Defining a Return on Investment in Your Enterprise Asset Management Project Part 2
Part 1 of this blog outlined the process for defining a return on investment (ROI) using the process of Enterprise Asset Management (EAM) and Computer Maintenance Management Software (CMMS). Lets continue this blog and outline an example based on a real-life example of a moderate size construction company called American Construction. Companies in industries such as healthcare, education, and property management might find quite different results in their calculations, but the process for achieving a EAM/CMMS ROI is the same.
This construction company currently depends on manually creating work orders and purchase orders. Their current method for generating preventive maintenance (PM) tasks relies heavily on inadequate scheduling software — and in some cases the staff’s own human memory.
The company could clearly benefit from a disciplined process of Asset Management and Maintenance Management. What kind of ROI can this construction company expect on their EAM/CMMS investment?
EAM/CMMS ROI Formula
American Construction will evaluate their potential savings using a classic ROI model:
EAM/CMMS ROI = (EAM/CMMS Value – EAM/CMMS Cost) / EAM/CMMS Cost
EAM/CMMS Cost is the cost of the software, training and onboarding.
To perform this calculation, American Construction will need to acquire their EAM/CMMS Cost and their EAM/CMMS Value.
Using eQuip! enterprise with the Maintenance Work Order Plugin the annual costs of eQuip and the Maintenance and Work Order Plugin, the first year on-boarding is $5985. Additionally American Construction spent an additional $4015 for mobile devices to ensure that the equipment in the EAM/CMMS system is kept up to date. Thus the total cost is $10,000. This is the number to use for the EAM/Cost. Any additional customization, on-boarding and added services would can factor into the first year cost, or can be amortized over a period of three years. For purposes of this example, we will use the complete cost of ownership for the first year Cost of the EAM/CMMS subscription.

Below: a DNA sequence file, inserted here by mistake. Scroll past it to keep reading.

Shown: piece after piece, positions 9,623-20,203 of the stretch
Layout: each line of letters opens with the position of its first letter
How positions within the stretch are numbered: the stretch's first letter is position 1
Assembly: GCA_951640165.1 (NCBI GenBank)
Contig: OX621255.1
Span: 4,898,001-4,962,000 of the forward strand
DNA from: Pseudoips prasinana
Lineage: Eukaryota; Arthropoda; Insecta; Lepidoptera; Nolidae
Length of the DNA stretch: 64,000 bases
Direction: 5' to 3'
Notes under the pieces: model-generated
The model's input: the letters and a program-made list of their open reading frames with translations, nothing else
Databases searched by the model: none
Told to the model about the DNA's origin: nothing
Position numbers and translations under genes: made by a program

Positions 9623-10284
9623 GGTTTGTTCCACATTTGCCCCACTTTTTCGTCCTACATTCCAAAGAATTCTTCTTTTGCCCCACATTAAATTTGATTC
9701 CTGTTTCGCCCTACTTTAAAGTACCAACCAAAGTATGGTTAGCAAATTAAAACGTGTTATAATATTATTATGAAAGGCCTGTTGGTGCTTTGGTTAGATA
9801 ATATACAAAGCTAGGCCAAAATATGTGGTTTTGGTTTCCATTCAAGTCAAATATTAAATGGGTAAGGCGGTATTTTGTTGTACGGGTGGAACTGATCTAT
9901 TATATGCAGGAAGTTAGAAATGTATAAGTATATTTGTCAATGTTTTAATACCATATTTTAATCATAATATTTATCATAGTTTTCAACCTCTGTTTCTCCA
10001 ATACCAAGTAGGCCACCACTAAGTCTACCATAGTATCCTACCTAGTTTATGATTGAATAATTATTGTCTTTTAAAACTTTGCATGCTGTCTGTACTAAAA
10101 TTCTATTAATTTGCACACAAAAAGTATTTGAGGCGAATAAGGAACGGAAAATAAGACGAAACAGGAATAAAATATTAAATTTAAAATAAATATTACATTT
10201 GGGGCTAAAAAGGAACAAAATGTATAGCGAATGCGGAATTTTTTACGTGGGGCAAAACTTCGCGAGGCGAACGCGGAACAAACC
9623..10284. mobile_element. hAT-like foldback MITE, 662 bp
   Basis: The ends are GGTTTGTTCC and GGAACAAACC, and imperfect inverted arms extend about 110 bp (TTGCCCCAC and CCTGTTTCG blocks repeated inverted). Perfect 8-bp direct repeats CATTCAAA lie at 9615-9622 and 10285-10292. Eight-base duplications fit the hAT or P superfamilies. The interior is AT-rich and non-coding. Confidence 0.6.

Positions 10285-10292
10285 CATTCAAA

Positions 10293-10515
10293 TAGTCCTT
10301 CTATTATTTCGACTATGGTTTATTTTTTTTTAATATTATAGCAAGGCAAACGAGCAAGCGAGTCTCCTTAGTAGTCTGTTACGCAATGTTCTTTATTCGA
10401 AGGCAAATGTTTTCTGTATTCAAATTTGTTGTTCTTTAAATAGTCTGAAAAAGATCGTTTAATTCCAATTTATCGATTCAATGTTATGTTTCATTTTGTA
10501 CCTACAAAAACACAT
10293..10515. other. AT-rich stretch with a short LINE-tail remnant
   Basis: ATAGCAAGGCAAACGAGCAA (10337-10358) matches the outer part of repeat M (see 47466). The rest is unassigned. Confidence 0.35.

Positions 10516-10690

Now it’s time for American Construction to determine how much their current inefficiencies are costing the company.
1. Asset Life
Assets have an inherent cost per year. If an asset costs $50,000 and is used for ten years, the asset’s cost per year is $5,000 — that is, the total cost divided by 10 Extending that asset’s life by just half a year, then, would create a savings of $2,500.
American Construction surveyed their records for historic asset life and noted that, due to inefficient preventive maintenance scheduling, some of their important construction equipment averages only 90% of the asset manufacturers’ forecasts. The company determined that using a CMMS to extend just a portion of their assets lifespan would create an estimated annual savings of $7,000.
Expected Annual Savings: $7,000
In addition to extending asset life, an effective CMMS can reduce the time in which assets experience downtime.
American Construction frequently experiences downtime. Recently, for example, there was an incident where (due to inefficient preventive maintenance scheduling) one of their crains missed its regular inspection and had to be put out of service for an entire day.